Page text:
See id. § 1-309.13(o) (“Except for out of pocket expenses approved by the Commission, Commissioners shall not be compensated for personal services rendered on behalf of the Commission”).
 See id. §§ 1-618.01(a) and 1-618.02; Letter to Comm’rs Costello and Piekara, Feb. 2, 2022, at 2, available at https://oag.dc.gov/sites/default/files/2022-03/ANC-5B-Letter-to-Commissioners-Costello-and-Piekara-Re-Conflicts-of-Interest-.pdf (noting that a “Commissioner, as a public official of the District government,” must abide by the CMPA’s conflict-of-interest restrictions); Bd. of Ethics and Gov’t Accountability, Advisory Opinion of April 10, 2017, at 4-5, available at https://bega.dc.gov/sites/bega/files/publication/attachments/1009-015%20-%20Advisory%20Opinion%20-%20Ethics%20Applicability%20to%20ANC%20Commissioners_0.pdf (discussing CMPA conflict-of-interest restrictions that Commissioners, as public officials, must follow).
 See 61 DCR 3799 (Apr. 11, 2014).
 6-B DCMR § 1811.10 (“A former employee (other than a special government employee who serves for fewer than one-hundred and thirty (130) days in a calendar year) shall be prohibited for one (1) year from having any transactions with the former agency intended to influence the agency in connection with any particular government matter pending before the agency or in which it has a direct and substantial interest, whether or not such matter involves a specific party.”).
 Id. § 1899.1.
 See D.C. Official Code § 1-207.38(b) (“Advisory Neighborhood Commission members shall be elected from single-member district within each neighborhood commission area by the registered qualified electors of such district”).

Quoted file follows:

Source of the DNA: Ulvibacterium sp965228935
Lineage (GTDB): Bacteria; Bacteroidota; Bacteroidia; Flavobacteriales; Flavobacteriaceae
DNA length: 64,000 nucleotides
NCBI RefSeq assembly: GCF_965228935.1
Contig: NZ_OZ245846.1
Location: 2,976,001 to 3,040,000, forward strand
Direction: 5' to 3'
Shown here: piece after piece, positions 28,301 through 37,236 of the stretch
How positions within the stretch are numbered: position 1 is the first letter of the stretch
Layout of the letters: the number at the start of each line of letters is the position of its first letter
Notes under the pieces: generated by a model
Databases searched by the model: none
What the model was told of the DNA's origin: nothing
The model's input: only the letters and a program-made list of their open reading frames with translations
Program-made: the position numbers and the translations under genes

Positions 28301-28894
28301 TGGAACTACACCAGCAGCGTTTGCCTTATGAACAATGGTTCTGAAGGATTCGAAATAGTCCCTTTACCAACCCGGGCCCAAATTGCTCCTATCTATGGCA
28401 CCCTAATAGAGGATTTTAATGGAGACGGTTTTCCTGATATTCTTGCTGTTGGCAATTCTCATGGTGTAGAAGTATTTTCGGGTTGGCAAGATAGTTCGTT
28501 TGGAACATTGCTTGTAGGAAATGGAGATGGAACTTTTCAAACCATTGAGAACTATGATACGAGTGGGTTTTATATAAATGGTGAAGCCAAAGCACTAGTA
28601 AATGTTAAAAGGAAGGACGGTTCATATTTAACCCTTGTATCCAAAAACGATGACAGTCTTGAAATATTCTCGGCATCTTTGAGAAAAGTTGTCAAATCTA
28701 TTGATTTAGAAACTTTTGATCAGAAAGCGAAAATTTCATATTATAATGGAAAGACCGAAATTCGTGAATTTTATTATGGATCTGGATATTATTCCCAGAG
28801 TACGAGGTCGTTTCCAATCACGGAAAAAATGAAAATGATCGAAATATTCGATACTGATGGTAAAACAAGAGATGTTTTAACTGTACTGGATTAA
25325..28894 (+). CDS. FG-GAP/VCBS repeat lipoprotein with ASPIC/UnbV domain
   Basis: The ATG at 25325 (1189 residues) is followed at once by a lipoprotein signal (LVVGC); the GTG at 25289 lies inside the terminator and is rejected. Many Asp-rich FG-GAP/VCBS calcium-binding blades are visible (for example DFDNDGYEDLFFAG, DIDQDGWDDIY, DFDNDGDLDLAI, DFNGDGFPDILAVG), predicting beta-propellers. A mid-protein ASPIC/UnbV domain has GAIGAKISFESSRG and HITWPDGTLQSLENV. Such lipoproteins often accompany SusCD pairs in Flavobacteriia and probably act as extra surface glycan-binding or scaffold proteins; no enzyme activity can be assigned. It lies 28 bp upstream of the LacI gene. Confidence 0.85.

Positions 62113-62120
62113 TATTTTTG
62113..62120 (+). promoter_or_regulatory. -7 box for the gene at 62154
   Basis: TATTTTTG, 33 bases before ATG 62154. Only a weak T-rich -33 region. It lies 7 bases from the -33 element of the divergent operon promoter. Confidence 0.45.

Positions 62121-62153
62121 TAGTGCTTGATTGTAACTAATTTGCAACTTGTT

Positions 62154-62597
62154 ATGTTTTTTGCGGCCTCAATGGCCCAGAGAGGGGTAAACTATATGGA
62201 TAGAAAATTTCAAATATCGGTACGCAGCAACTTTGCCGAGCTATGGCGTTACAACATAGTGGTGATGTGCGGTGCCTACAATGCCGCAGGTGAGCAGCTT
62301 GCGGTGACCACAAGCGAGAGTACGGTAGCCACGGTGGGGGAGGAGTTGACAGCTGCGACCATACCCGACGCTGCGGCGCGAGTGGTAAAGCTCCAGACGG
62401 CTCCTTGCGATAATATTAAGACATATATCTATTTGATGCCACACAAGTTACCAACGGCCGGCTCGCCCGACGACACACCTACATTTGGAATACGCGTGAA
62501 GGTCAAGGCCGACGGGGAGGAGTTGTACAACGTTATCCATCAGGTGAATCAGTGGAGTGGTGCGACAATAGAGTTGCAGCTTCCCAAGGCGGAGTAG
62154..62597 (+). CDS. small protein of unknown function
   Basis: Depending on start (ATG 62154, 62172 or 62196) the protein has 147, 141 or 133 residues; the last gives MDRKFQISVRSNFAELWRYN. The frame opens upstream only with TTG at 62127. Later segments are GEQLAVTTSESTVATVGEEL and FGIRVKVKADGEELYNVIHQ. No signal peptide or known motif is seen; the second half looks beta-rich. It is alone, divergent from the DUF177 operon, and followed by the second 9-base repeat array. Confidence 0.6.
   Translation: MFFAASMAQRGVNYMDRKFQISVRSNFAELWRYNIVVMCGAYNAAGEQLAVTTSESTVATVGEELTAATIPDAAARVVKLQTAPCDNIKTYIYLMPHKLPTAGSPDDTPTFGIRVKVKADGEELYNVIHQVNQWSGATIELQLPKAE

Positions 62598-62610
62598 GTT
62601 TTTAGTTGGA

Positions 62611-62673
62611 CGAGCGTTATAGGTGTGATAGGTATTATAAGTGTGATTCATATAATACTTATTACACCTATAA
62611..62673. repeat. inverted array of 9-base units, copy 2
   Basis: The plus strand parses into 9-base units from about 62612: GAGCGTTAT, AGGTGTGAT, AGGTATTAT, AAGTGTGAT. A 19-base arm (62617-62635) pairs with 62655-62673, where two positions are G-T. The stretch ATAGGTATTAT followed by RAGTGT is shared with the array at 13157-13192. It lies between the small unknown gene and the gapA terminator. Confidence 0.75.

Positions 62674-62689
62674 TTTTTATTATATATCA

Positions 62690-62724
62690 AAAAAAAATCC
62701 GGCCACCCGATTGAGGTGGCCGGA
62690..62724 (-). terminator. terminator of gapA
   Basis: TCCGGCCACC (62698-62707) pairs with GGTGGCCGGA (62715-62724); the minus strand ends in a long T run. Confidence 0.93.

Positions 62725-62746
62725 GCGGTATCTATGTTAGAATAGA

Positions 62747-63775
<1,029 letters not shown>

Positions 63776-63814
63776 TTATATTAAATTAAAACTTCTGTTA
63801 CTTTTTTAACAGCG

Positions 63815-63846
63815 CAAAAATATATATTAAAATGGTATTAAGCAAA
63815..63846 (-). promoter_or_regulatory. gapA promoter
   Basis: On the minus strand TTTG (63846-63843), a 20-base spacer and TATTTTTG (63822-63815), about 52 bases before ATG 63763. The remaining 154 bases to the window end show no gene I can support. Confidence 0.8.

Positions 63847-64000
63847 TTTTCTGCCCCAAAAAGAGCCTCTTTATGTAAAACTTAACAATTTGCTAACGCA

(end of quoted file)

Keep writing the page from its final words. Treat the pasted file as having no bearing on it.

See id. § 1-309.13(o).
 See id. § 1-309.06(b)(1).
 Id. § 1-309.06(d)(1).
 See id. § 1-309.06(d)(3).
 6-B DCMR § 1811.10.
 Id. § 1899.1.
 See D.C. Official Code 1-309.13(o).
 Id. 1-603.01(2).
 The ANC Act underscores that Commissioners are not ANC employees by distinguishing the two. ANC employees, it says, are partially covered by the CMPA and are considered District employees for those purposes. Id. § 1-309.13(o). That same provision is the one that says Commissioners (whom the ANC Act also never describes as District employees) cannot receive compensation for their services beyond "out-of-pocket expenses approved by the Commission." Id.
 See id. § 1-603.01(1).
 See id. (defining an “agency” to include a District government entity that is “required by law, by the Mayor of the District of Columbia, or by the Council of the District of Columbia to administer any law, rule, or any regulation adopted under authority of law”).
 See D.C. Official Code § 1-603.01(1).
 See id. § 1-207.38(a).
 See id. § 1-309.04(b).
 Indeed, the ANC Act consistently contrasts ANCs from agencies. For example, section 13 of the ANC Act (D.C. Official Code § 1-309.10) contrasts “agencies” (which must provide notice and great weight) and ANCs (which receive it).
 See D.C. Official Code § 1-603.01(1).
 See, e.g., id. § 1-309.08 (describing the process for modifying ANC boundaries).